Economics teaches two very important lessons. Everything else in economics is based off these two things.
The first thing is that: People only look at the consequences of a policy to one group not all groups.
I’ll give you an example of this. I think this one is the easiest to understand. This example is called the Broken window fallacy. A boy destroys the window of a baker. The baker has to use his money to replace the window, which the glazier has to fix. This causes the glazier to get more business and money than if the boy hadn’t destroyed the window. It might seem like, the window getting destroyed had actually benefitted the community. If you look at all the groups it shows a different picture. The money that the baker used on fixing the window, was going to get used for a new suit. The community is actually one suit poorer. This is not completely obvious, because the tailor, never enters the picture. You only see the glazier and the baker. The broken window fallacy is the essence of the first lesson. But it can get much more complicated.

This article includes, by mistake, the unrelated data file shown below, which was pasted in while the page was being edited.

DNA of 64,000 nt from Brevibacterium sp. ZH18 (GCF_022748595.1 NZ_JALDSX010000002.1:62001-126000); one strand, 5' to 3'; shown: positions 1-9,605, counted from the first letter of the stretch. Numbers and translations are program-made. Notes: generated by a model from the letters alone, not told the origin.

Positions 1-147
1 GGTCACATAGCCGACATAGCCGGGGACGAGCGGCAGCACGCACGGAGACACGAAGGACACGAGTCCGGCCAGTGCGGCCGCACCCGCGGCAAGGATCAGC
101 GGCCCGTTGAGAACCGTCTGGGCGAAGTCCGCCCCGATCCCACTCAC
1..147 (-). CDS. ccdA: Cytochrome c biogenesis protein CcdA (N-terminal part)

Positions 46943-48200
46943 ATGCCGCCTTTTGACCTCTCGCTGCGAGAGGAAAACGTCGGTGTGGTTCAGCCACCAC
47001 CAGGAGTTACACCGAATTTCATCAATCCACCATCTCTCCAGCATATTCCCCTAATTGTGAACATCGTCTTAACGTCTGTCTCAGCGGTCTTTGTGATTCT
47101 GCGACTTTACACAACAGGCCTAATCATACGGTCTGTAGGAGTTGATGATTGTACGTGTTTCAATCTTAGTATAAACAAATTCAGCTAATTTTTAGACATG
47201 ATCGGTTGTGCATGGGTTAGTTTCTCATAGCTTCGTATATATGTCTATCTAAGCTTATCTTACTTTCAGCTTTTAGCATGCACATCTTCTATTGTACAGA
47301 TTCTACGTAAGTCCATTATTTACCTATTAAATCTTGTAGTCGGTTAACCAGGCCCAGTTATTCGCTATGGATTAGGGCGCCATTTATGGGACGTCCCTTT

The second thing is that: People only look at the short-term consequences of a policy, not the long-term consequences.
This can be illustrated by printing money. The short-term effect of this is, that the government can spend more money on the things they want. This might seem good at first, but if you look closer it shows the true picture. In the long-term, the value of the money goes down. This is what they inflation. If you have too much inflation, your currency will eventually become practically worthless. This is what happened to the Zimbabwean dollar. The currency gets devalued because of the supply of the currency increases. The prices also skyrocket. Because they have to accommodate for the increased supply.
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